Bohlman leaves lasting legacy for conservation
The Grand Forks County Wildlife Federation lost a good friend last week with the passing of Ken Bohlman. Just as importantly, club members say, so did wood ducks. Bohlman, of Thompson, N.D., died Feb. 10 after a battle with cancer. He was 78. Mar...
The Grand Forks County Wildlife Federation lost a good friend last week with the passing of Ken Bohlman.
Just as importantly, club members say, so did wood ducks.
Bohlman, of Thompson, N.D., died Feb. 10 after a battle with cancer. He was 78.
Mark Hadlich of Grand Forks e-mailed me Tuesday with the news of Bohlman's passing. Hadlich, who calls himself the "temporary" secretary/treasurer of the wildlife club - he's held the office since 1979 - said Bohlman was a dedicated member of the wildlife federation. The club meets monthly at the Dakota Hunting Club and Kennels southwest of Grand Forks.
"He believed attending club meetings was important," Hadlich said. "On a snowy winter's night, he would drive in from Thompson for the meetings. This was more than some of our Grand Forks members living in town would do."
In 2004, the federation named Bohlman its Conservationist of the Year. The award isn't given annually, Hadlich said - only when outstanding conservation efforts warrant recognition.
Bohlman's efforts certainly met that requirement.
According to Hadlich, Bohlman's involvement with the wildlife club started about 15 years ago when George Newton, a longtime member, invited him to join. Bohlman had just retired and needed a project, Hadlich says, so Newton got him started building wood duck boxes.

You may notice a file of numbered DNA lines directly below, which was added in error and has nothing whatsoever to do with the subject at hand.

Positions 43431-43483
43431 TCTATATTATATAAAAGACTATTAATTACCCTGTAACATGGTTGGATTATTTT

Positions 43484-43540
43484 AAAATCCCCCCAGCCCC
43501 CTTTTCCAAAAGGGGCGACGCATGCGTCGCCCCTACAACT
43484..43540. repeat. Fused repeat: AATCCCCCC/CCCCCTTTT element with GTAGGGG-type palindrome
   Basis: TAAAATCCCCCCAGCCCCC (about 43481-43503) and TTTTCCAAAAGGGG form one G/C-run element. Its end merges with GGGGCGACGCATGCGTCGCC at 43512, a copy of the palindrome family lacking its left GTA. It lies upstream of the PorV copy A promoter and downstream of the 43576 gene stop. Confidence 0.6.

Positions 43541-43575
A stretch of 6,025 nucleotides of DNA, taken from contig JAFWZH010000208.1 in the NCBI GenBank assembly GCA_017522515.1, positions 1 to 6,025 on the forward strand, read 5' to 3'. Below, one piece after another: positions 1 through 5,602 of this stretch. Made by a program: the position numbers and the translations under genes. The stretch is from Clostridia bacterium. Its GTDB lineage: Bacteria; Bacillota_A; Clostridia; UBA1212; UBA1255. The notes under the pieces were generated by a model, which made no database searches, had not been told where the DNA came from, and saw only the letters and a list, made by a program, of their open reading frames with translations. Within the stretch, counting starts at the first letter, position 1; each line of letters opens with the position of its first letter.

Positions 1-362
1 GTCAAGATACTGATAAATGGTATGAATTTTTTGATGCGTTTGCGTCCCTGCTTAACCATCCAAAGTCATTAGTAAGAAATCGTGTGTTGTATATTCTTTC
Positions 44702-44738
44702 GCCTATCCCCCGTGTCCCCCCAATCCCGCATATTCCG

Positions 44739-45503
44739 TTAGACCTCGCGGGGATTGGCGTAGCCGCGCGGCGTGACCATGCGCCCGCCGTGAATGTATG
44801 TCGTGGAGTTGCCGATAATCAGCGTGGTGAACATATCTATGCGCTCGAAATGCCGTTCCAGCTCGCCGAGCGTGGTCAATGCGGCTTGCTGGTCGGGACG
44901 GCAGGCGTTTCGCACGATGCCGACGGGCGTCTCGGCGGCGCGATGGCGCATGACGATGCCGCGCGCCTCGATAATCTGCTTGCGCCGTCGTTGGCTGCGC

As Newton recalled Friday, Bob Peabody of Lumber Mart donated cedar scraps, and Newton hauled the wood to Bohlman's woodworking shop in Thompson.
"He'd make between 45 and 65 a year, and we pretty much saturated the country around here with wood duck houses," Newton said. "Only club members knew the benefits he provided."
Chances are, Hadlich says, that if you see a wood duck house anywhere within 20 miles of Grand Forks, Bohlman built it. Lincoln Park Greenway, English Coulee, Riverside Park, Central Park, Turtle River State Park, Kellys Slough National Wildlife Refuge, Ardoch National Wildlife Refuge, Ray Richards Golf Course and the Grand Forks Country Club are just some of the locations that benefited from Bohlman's work.
"His houses also ended up in nearby Minnesota lakes, as well," Hadlich said.
As Hadlich recalls, Bohlman also was an innovator in building the duck houses. Initially, Hadlich says, he used measurements developed by noted waterfowl biologists Frank Bellrose and Art Hawkins.
Problem was, the houses were so big that Bohlman could only make about 2½ dozen houses from each batch of donated lumber.
About that same time, Delta Waterfowl conducted a study in the southern U.S. that showed wood ducks would nest in smaller houses.
The unknown, of course, was whether northern birds would use the smaller boxes.
Bohlman decided to find out and made several houses using Delta's dimensions, which were about half the size of the larger houses.
"Wouldn't you know, the wood ducks used them as much as the larger boxes," Hadlich said. And in Minnesota, hooded mergansers, common goldeneyes and buffleheads also found the smaller houses to their liking, Hadlich said.
"We estimate he made close to a thousand wood duck nest boxes in the past 15 years," Hadlich said.
Bohlman's legacy of providing wood duck houses is important, Hadlich says, but his contribution goes beyond habitat.
"To me, the real legacy he left us is that you don't have to be young and enthusiastic with a lot of energy to be an effective member of a wildlife club," Hadlich said. "You can contribute at any time. No matter what your age. You can pick your spots at what you would like to do and want to do."
Think about that this spring when you're outside and see a pair of wood ducks, resplendent in their plumage, nesting in one of the wooden houses Bohlman made so lovingly in his Thompson woodworking shop.
Everyone who loves ducks owes him a debt of gratitude.
Reach Dokken at 780-1148, (800) 477-6572 ext. 148, or email@example.com .